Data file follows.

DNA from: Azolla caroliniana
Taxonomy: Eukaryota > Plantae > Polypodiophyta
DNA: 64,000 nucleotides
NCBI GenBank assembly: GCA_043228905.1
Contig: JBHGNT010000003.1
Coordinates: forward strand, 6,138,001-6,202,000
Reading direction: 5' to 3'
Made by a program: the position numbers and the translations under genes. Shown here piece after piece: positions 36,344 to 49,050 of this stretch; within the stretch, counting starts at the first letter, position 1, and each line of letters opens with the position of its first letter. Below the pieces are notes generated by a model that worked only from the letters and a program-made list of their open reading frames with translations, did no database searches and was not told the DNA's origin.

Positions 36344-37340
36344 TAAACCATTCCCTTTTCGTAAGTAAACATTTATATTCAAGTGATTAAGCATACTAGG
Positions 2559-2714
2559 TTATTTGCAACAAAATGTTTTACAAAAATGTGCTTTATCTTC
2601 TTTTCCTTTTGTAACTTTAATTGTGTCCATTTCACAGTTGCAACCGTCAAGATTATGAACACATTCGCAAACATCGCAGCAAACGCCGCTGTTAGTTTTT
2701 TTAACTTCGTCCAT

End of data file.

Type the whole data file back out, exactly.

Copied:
DNA from: Azolla caroliniana
Taxonomy: Eukaryota > Plantae > Polypodiophyta
DNA: 64,000 nucleotides
NCBI GenBank assembly: GCA_043228905.1
Contig: JBHGNT010000003.1
Coordinates: forward strand, 6,138,001-6,202,000
Reading direction: 5' to 3'
Made by a program: the position numbers and the translations under genes. Shown here piece after piece: positions 36,344 to 49,050 of this stretch; within the stretch, counting starts at the first letter, position 1, and each line of letters opens with the position of its first letter. Below the pieces are notes generated by a model that worked only from the letters and a program-made list of their open reading frames with translations, did no database searches and was not told the DNA's origin.

Positions 36344-37340
36344 TAAACCATTCCCTTTTCGTAAGTAAACATTTATATTCAAGTGATTAAGCATACTAGG
Positions 2559-2714
2559 TTATTTGCAACAAAATGTTTTACAAAAATGTGCTTTATCTTC
2601 TTTTCCTTTTGTAACTTTAATTGTGTCCATTTCACAGTTGCAACCGTCAAGATTATGAACACATTCGCAAACATCGCAGCAAACGCCGCTGTTAGTTTTT
2701 TTAACTTCGTCCAT